As I have already said, there has been criticism and even outright rejection of the Victims Agreement. It has even been called an agreement of impunity. I disagree. Those who have expressed these opinions publicly demonstrate a failure to understand the difficulties entailed in negotiations of this sort and seek a spotlight that is inappropriate and endangers the process and its success. If you care about Colombia and a lasting peace, you must support the agreement. It is true that the sanctions could be more severe, that suggestions of individual criminal responsibility are dangerously evaded, that it is difficult to imagine a reality in which existing institutions and new institutions coexist while maintaining the necessary autonomy. It is even possible that Point 5 may need to be reviewed and refined to make it more effective and ensure the results that the victims crave. Yet none of this excuses or justifies the failure to recognize that Colombia and Colombians have made a huge effort to build peace and establish a justice system that confronts and recognizes the human rights violations committed during the conflict.

There is no instruction manual for a peace process, let alone a peace process as complex as Colombia’s. There are lessons learned, wisdom both explicit and intuitive, but above all there is exhaustion. Exhaustion and desire — I truly believe — to imagine and experience another Colombia, a Colombia that unlearns the violence and, hopefully, does not remember what it is to be born, grow up, and live in war.

As an international lawyer, as someone who believes in and implements transitional justice, and especially as someone who respects and admires Colombia, I have no doubt that today all Colombians and the international community as a whole should celebrate and support the conclusion of these peace negotiations and place their bets on the definitive end of the conflict, to throw in for peace, without reservation. Again, I’ll insist that this does not mean making compromises or giving up the right to be critical or to demand more; it does not mean renouncing personal beliefs or suddenly overcoming justified fears; everything in due time. Without a doubt, these are key strengths for guiding the end of the conflict and the implementation of these agreements. Once the agreement is signed and peace is iron clad, the challenge will be to ensure proper implementation. Important steps already have been taken to implement the agreement, and there are many of us who will remain close by to try and lend a hand in everything that we can in this process, so that today’s agreement materializes and thus makes a space for the victims, ensures justice, and transforms Colombia forever.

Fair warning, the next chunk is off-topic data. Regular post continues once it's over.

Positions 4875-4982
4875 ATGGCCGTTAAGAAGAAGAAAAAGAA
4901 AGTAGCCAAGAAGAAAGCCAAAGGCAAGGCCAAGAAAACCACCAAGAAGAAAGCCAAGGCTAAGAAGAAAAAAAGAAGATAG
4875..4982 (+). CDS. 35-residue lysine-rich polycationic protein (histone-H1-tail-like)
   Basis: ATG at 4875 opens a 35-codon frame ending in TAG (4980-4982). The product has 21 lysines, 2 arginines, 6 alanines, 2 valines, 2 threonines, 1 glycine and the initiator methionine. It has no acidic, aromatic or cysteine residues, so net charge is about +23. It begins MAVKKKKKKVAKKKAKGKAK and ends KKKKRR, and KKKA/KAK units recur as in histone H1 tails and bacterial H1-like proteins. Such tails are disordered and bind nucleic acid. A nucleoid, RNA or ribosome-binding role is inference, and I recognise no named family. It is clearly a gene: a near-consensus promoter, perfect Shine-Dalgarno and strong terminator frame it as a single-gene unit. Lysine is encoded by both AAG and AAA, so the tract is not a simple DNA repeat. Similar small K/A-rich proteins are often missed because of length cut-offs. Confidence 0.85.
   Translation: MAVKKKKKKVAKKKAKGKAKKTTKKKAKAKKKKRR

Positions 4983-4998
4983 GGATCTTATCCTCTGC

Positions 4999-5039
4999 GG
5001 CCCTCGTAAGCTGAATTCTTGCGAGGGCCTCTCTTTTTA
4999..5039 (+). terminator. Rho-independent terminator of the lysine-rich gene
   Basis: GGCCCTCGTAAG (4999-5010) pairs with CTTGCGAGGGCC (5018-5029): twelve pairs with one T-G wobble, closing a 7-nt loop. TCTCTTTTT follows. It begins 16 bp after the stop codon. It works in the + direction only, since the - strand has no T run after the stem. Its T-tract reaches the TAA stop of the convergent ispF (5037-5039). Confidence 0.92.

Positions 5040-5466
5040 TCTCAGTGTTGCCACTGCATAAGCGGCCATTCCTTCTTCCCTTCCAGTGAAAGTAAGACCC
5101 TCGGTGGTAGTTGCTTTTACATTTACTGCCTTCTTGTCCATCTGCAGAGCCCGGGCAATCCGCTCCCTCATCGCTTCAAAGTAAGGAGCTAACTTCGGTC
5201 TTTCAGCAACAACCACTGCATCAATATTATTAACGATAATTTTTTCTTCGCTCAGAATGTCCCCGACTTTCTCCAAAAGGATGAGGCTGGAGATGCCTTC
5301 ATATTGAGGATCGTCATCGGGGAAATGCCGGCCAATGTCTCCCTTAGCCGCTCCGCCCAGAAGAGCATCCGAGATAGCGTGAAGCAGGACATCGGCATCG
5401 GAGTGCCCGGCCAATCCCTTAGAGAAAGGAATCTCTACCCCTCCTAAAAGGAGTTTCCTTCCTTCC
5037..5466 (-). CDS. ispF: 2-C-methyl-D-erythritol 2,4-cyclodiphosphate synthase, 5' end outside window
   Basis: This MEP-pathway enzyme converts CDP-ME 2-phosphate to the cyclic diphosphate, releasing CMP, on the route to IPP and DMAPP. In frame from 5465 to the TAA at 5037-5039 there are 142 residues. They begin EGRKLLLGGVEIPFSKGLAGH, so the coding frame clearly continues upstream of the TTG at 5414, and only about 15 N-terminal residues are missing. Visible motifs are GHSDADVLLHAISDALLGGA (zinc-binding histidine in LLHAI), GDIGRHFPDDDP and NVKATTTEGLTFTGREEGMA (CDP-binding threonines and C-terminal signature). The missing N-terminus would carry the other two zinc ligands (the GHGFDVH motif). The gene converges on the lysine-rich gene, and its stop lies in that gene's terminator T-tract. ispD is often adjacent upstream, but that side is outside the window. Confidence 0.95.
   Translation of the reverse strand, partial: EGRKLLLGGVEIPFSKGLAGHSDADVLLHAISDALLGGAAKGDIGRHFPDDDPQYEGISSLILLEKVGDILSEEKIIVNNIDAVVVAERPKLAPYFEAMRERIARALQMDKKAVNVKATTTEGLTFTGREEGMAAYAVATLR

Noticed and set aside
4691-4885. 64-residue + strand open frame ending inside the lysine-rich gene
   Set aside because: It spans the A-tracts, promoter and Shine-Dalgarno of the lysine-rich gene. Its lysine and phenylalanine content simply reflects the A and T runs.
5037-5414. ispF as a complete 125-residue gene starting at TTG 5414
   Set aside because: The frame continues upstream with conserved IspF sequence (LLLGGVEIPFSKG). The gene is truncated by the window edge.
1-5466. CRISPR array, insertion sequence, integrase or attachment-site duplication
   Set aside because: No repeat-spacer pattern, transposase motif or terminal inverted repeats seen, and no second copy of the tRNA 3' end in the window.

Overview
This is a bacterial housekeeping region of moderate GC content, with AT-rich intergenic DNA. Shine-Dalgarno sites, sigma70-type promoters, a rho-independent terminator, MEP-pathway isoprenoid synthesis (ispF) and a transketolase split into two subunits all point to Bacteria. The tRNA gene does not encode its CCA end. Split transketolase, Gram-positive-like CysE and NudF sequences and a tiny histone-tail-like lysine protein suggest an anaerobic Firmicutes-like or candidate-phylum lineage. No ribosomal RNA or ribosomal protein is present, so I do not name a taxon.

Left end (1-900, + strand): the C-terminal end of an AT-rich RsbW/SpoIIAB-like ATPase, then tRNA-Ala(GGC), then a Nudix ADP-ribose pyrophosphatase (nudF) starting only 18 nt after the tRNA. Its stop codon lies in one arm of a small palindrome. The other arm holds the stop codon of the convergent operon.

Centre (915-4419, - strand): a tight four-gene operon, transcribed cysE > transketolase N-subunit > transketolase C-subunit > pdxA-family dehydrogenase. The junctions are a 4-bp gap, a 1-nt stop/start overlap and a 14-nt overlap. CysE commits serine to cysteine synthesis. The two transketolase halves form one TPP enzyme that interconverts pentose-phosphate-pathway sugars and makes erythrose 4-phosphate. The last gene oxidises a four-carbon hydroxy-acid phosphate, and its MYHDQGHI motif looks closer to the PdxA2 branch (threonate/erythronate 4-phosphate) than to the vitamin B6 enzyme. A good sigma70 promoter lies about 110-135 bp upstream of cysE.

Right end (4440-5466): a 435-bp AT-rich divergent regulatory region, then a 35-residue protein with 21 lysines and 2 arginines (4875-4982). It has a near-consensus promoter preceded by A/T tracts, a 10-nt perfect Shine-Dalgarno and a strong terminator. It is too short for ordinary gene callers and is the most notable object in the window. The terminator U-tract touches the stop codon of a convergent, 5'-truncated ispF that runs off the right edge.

Almudena Bernabeu is an international lawyer and director of the Transitional Justice Program at the Center for Justice and Accountability in San Francisco. She divides her time among San Francisco, London, and Madrid. Bernabeu has worked for more than a decade in Latin America and around the world in defense of the rights of victims in post-conflict situations and in the wake of state abuse, fighting for justice in all transitional justice processes. Bernabeu advises key civil society organizations and institutions in Colombia on the peace agreement, with special regard for matters relating to victims and special justice for peace, which today is part of the peace agreement being discussed in Havana.

Original Spanish version available here.

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1 Response to An Imperfect, Just, and Necessary Peace

  1. Pingback: Una Paz Imperfecta, Justa y Necesaria | Center for Latin American Studies, UC Berkeley